Semi-Parametric Tools for Spatial Hedonic Models: An Introduction to Mixed Geographically Weighted Regression and Geoadditive Models
Growing evidence in the economic literature of the multiplicity of amenity sources linked to space and location of houses. Amenity sources can be related to the distance to different public services, commercial facilities, noteworthy landmarks, tourist area, etc. Using monocentric models based on the single distance to Central Business District (CBD) is not sufficient to assess the effect of urban sprawl on land prices. Dominant models in economy fail to account for amenity values, congestion cost or social expenditure for public infrastructure (Brueckner 2001). The specification of hedonic OLS models may be quite difficult when numerous distance measures are candidate regressors, especially with respect to the colinearity issue. GAM is a powerful and flexible tool to explore distance effects with large samples.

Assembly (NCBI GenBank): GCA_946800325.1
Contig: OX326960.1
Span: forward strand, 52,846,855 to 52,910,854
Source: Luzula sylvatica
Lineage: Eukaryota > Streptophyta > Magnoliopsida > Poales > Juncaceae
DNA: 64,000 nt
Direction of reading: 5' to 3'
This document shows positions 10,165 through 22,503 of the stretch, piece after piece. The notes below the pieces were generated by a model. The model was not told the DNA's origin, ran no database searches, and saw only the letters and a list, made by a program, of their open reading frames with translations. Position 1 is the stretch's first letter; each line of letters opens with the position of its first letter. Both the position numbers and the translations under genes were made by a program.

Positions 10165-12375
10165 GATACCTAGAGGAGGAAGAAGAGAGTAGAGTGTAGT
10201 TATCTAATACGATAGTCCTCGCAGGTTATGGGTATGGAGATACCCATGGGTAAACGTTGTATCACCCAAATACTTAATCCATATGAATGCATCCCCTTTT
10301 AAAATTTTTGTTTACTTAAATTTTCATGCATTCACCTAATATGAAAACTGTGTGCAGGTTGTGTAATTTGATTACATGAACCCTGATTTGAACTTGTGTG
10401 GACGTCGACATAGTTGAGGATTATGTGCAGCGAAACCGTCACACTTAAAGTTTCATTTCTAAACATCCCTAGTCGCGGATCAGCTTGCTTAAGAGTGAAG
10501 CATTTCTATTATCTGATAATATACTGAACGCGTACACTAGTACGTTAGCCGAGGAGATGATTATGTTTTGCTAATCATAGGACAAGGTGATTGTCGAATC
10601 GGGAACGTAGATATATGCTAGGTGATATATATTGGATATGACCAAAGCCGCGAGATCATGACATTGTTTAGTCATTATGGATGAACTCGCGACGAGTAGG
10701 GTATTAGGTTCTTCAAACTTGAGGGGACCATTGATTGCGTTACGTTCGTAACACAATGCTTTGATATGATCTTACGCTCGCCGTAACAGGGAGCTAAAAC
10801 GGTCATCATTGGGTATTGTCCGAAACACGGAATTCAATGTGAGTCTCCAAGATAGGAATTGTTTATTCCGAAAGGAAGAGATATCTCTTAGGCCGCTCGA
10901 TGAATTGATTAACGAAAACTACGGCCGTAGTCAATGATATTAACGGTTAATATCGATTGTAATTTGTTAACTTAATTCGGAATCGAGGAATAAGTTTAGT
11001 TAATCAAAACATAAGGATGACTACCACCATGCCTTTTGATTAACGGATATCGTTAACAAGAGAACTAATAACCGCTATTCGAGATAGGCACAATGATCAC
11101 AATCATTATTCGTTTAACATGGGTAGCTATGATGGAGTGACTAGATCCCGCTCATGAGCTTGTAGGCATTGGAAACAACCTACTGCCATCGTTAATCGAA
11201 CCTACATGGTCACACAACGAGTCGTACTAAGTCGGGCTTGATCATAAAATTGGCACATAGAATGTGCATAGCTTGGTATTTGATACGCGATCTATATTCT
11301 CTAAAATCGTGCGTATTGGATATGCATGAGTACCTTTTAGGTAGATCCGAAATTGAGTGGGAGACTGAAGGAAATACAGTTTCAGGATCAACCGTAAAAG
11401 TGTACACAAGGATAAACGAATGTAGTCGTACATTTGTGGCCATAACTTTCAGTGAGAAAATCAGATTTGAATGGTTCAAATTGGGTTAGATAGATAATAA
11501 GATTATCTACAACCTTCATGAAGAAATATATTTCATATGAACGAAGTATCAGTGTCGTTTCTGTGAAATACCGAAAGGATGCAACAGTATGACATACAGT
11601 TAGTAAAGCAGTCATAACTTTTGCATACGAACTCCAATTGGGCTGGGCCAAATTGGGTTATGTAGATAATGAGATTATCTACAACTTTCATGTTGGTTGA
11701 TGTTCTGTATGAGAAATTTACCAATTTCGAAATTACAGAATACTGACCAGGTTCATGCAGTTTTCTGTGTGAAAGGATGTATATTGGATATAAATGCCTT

The upscale and downscale extension of available spatial descriptors provided by many public and private organizations has resulted in an explosion in the use of GIS in the last five years. This increased use of GIS by public administrations facilitates the introduction of finer descriptors of landscape, public services and social neighbourhoods in hedonic models. Working on large samples with a lot of finer descriptors of the environment and neighborhood involves dealing with numerous local effects. In this case it is necessary to use multiple scales to analyze the structure of house prices (Quigley 1995). Locally weighted regressions such as Geographically Weighted Regressions (GWR) or MGWR, and GAM, enable estimation of spatially varying and invariant implicit prices in hedonic analysis.
KeywordsSpatial Autocorrelation House Price Generalize Additive Model Geographically Weight Regression Central Business District
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